Disclaimer: This isn’t about politics. I’m not taking a political stance with this article, but I am taking a stance on us being better human beings for our own good and for the good of others.
Here I sit in my office exactly 24 hours after President Donald J. Trump was inaugurated as President of the United States of America. I’ve seen joyous social media posts, viral YouTube videos of people my age crying about his becoming president, individuals gushing over the new commander in chief while raving about his ability to make their lives great again, “protestors” destroying a Starbucks, smashing the car windows of Larry King, and anti-Trump Twitter trolls bullying young 10 year old Barron Trump on Inauguration Day (wow at the irony in that). With all of those instances in mind, it really begs the question:
What is wrong with people?
I can say with one hundred percent honesty that I’ve never been more disappointed in our country than I am in this moment. When did we decide that the president of the free world decided our personal journey or fate in life, for good or for bad? When did we allow political party allegiance to blur the lines of our interactions and relationships? When did we lose sight of who we are?
I have a theory.
One side of the coin has a false sense of hope while the other has a false sense of fear. Just as President Obama didn’t magically usher America into a perfect, utopian society, neither will President Trump. On the other end of the spectrum, contrary to the popular belief of my conservative friends, President Obama didn’t leave the country standing on one leg and neither will President Trump.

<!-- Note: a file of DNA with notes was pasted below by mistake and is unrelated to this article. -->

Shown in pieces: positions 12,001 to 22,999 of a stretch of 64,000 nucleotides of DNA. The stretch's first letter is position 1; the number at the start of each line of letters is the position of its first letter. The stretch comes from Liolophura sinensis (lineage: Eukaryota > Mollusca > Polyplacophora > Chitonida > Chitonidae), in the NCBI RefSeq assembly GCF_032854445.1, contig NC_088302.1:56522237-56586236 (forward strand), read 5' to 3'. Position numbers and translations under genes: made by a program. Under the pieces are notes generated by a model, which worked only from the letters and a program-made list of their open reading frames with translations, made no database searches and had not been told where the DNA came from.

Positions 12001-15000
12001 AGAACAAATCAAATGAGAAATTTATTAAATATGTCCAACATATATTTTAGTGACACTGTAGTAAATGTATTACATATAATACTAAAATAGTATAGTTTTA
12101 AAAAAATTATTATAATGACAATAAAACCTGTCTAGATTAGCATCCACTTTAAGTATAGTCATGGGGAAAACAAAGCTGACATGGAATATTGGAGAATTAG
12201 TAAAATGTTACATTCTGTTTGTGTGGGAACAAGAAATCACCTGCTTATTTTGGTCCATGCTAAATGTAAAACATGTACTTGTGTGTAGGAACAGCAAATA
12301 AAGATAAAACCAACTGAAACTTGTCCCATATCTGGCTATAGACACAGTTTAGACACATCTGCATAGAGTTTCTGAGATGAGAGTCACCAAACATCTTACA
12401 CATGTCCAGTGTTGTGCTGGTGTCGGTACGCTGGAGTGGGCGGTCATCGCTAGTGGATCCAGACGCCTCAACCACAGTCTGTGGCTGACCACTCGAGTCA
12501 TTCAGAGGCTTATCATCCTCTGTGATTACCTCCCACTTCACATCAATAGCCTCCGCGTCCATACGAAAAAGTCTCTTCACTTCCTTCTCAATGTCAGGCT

This is America. It will never be perfect. What makes us great is that we have the ability to positively affect this country regardless of who holds the office of the presidency.
We don’t celebrate the person. We celebrate the fact that we have a democratic republic. We still have a voice and that’s a blessing and privilege we take for granted far too often. We live in a country that citizens of other countries only dream of being a part of.
Stay away from social media if it causes the worst in you to come out. This may sound like a revolutionary thought, but arguing with strangers on Facebook or Twitter isn’t going to positively affect the world. So, you have to be honest with yourself and answer a tough question: do I want to be part of the problem or part of the solution?
If you see traits in the new president that you find less than sufficient, outweigh those traits with your own goodwill and charity for your fellow man. That is our collective mission as citizens of America and quite frankly, it’s our responsibility. We can only do what is within our power to do. Regardless of how I felt about President Obama, I committed to respect him and pray for him as he led our country. Likewise, I’ll do that for President Trump.
Don’t take the bait that you have to despise a person because you may have differing viewpoints.
Listen to understand, not to respond.
Agree. Disagree. Agree to disagree. Argue. Move forward.
Stay passionate about your convictions and feelings but respect the opinions of others.
That’s how we make America great.
That’s what makes America the best country in the world to call home.
If we lose that, we lose our identity.